Two of the ten students who took part in the peaceful march on 30 July 2009. The imprint of the police batons is clearly visible on both students. Amnesty International

  • Excessive use of force
  • Gender-based violence
  • Use of military in civilian law enforcement
  • Freedom of expression
  • Curfew measures
  • Safety of human rights defenders

I’ll let the words of Hondurans speak for themselves to end this post, as their words are much more powerful than mine:

“We were demonstrating peacefully. Suddenly, the
police came towards us, and I started running. They
grabbed me and shouted “why do you (all) support
Zelaya’s government? Whether it’s by choice or by
force, you have to be with this government”. They
beat me. I have not yet been informed as to why I
am here detained.”

[“Fernando”, 52 year-old teacher, at a police station in Tegucigalpa, Honduras, 30 July 2009]

Crisis in Honduras…Obama and Chavez agree?

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Unrest in Honduras flared today as protesters spared with police over the recent exile of President Manuel Zelaya. Zelaya was ousted over the weekend by the Honduran military after disagreements among officials about a controversial constitutional referendum Zelaya had asked Hondurans to vote on last Sunday. The referendum would have changed the constitution to allow Zelaya an additional term as president — a move some have argued looks suspiciously close to the referendum Hugo Chavez proposed for Venezuela in 2007.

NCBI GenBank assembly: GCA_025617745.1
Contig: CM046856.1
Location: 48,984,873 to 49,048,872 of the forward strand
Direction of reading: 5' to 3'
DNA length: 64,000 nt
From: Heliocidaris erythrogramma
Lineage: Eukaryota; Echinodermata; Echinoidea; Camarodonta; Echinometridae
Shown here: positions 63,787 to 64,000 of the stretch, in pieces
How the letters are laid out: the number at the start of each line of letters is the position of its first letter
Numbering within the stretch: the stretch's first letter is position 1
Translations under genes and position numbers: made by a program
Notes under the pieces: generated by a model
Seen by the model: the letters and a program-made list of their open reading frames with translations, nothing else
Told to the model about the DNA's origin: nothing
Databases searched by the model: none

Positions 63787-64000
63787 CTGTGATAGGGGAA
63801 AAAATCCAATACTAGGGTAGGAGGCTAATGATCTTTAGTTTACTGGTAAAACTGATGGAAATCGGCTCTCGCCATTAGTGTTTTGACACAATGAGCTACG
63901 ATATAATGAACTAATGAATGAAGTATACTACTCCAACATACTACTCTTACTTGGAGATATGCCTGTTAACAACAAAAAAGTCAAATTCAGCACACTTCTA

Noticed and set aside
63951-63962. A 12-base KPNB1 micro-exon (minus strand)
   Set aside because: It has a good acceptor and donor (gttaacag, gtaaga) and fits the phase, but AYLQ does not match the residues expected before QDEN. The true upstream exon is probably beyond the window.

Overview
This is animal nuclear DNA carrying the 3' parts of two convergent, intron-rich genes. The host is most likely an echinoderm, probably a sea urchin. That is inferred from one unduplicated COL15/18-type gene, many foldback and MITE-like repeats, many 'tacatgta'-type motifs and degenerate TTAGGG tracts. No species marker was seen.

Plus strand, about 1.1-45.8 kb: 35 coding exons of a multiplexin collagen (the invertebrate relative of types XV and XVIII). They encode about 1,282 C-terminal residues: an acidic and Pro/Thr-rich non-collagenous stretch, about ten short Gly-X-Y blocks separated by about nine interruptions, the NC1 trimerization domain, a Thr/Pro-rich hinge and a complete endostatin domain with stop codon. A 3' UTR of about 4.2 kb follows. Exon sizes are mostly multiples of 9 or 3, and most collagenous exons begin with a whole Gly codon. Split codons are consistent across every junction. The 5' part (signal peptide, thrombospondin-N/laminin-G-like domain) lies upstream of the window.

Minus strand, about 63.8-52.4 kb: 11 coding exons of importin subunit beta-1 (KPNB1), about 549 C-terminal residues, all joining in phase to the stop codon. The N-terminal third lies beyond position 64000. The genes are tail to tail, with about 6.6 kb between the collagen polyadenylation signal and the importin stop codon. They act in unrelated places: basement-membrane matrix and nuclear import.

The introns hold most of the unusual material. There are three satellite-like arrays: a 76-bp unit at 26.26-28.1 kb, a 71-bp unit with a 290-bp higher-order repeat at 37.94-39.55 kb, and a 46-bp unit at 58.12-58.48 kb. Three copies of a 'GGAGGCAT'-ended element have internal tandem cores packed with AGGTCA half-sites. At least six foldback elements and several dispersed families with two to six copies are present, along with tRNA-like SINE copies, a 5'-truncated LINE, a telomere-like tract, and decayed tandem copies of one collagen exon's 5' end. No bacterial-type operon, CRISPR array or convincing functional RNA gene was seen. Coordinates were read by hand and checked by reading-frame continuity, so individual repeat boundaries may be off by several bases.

Amnesty International has issued a press release on the crisis arguing that President Zelaya must be allowed to return to Honduras immediately and safely. Amnesty also raised concerns about the safety of protesters and increased media censorship.

Interestingly, the Obama administration has tepidly stood on the side of leftist Zelaya — arguing that his exile was illegal and he should be reinstated to office immediately, a stance shared with Chavez. But as Paul Richter of the Los Angles Times points out, the U.S. has not gone so far as to remove its ambassadors from Honduras or declare the incident a coup d’etat.

However, I think Obama made a great statement today that shows some insight into U.S.-Latin American relations when he said, “The United States has not always stood as it should with some of these fledgling democracies, but over the last several years I think both Republicans and Democrats in the United States have recognized that we always want to stand with democracy, even if the results don’t always mean that the leaders of those countries are favorable towards the United States.”

As AI stated in their press release, I hope that this crisis will get resolved quickly and peacefully but am ready to roll up my sleeves and start writing letters if the situation gets worse.